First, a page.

When comparing the French press and a Chemex, one of the only similarities between the two is the fact they both brew coffee. While their differences are substantial, their impact on the coffee world is just as much so.
Invented in the early 1900’s, the French press takes advantage of a full immersion style of brewing; meaning the coffee grounds and water are steeped together, as opposed to the water just passing through a bed of grounds.
French press pros and cons
The French press is usually touted as one of the best ways to drink coffee, mainly because the steel filter that is plunged through the steeping grounds allows just about all of the natural oils to pass through as well, giving the resulting coffee a ton of flavor.
One of the advantages of a French press is it’s almost set in stone brewing method; add your desired ratio of water and coarsely ground coffee, steep for 4 minutes, and then plunge.
The easy brewing process makes it pretty simple for just about anyone to make great tasting coffee. Another advantage is how easy it is to clean, with most presses being dishwasher safe. French presses are also quite versatile, with the user being able to not only make hot coffee, but cold brew, as well as hot or iced tea.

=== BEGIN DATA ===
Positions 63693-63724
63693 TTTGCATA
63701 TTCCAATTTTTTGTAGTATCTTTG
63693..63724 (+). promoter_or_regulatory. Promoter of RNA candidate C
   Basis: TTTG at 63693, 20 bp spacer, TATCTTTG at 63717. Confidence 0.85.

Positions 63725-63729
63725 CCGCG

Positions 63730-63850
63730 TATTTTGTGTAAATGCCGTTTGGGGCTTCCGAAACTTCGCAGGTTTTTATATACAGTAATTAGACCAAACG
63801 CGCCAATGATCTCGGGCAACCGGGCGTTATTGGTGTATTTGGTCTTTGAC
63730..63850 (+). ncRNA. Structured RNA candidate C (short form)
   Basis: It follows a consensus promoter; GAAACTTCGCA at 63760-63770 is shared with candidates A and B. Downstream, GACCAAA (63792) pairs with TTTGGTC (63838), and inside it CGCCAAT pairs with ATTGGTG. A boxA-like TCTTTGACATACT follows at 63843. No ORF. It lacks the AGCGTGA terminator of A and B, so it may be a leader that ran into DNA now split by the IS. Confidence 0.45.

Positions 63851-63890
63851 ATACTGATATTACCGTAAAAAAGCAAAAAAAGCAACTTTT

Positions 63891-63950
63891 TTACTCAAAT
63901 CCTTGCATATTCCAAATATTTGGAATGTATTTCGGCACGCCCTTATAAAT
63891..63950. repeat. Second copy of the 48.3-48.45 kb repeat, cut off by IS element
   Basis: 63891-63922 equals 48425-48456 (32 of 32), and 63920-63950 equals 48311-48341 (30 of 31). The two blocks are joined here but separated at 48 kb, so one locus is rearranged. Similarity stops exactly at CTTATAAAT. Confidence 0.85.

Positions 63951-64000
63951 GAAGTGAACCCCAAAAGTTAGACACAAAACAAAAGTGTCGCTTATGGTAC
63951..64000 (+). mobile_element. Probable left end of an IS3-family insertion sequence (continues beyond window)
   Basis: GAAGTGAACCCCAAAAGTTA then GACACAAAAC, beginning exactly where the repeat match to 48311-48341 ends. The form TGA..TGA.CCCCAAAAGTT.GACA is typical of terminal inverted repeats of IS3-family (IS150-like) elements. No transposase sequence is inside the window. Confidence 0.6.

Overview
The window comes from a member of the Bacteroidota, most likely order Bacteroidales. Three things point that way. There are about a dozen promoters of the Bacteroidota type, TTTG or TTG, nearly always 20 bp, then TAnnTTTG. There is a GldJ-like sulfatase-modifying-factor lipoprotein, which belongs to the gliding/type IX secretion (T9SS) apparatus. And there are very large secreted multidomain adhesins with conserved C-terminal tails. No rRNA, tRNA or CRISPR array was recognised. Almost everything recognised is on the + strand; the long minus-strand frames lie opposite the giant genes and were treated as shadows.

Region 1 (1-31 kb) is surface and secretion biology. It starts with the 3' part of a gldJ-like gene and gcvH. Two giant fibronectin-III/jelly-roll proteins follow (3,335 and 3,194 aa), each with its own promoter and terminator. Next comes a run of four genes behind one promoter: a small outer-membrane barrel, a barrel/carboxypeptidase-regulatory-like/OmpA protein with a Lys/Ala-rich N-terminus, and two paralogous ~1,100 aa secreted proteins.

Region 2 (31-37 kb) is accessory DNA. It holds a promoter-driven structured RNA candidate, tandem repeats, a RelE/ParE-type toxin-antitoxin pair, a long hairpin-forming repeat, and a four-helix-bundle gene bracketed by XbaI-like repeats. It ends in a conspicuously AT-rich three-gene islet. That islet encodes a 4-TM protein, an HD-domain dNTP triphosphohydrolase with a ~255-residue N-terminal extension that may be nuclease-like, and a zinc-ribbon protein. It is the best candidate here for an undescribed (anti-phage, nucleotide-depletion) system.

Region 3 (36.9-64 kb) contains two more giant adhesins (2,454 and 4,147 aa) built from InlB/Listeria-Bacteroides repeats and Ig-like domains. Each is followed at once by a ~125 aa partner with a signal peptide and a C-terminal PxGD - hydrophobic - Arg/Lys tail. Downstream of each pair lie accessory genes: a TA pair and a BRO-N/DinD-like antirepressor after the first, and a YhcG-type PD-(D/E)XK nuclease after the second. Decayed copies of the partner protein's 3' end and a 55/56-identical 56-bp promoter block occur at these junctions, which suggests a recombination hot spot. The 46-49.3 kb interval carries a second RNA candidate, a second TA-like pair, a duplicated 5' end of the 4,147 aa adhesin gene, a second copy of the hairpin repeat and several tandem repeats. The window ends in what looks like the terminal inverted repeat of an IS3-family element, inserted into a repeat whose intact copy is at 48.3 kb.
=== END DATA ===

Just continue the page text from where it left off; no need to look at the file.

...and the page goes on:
A disadvantage of the French press is one of the things that makes the coffee so good; the amount of oil in the brewed coffee. While steel mesh filter allows the bulk of natural oils and fats in coffee beans to go into the cup and contribute to the overall flavor profile, for individuals who have high cholesterol, they are not as good.
Chemex pros and cons
The Chemex, being invented in the mid 1900’s, a very different from a French press, and mostly resembles a pour-over style brewer. This durable glass brewer uses large proprietary pointed paper filters, and like the French press, is more than capable of brewing fantastic coffee. A difference though, is that the quality of coffee brewed relies heavily on the user.
Once the Chemex has been preheated, the filter rinsed, and the coffee grounds placed inside, the user must use a gooseneck style kettle to slowly and carefully pour the hot water over the bed of grounds. There are a ton of different ways this can be done, with some users pouring all the water in one continuous pour, or adding it in stages to help add complexity to the flavor.
While this does give the user a lot of freedom when it comes to the overall flavor of their coffee, it adds complexity to the overall brewing process, making it difficult for people unfamiliar with the brewing method to struggle in making great coffee.
Another disadvantage is having to buy the special paper filters, and while they aren’t really expensive, you can’t just go to your local supermarket or dollar store and buy some.
Overall, both have their pros and cons. A French press is very easy to use, can brew coffee rather consistently, and there is no need to go out and buy paper filters.
The Chemex is more expensive to get into, as a gooseneck kettle and the papers are needed as well, but the resulting coffee has hardly any oils in it, and still tastes fantastic.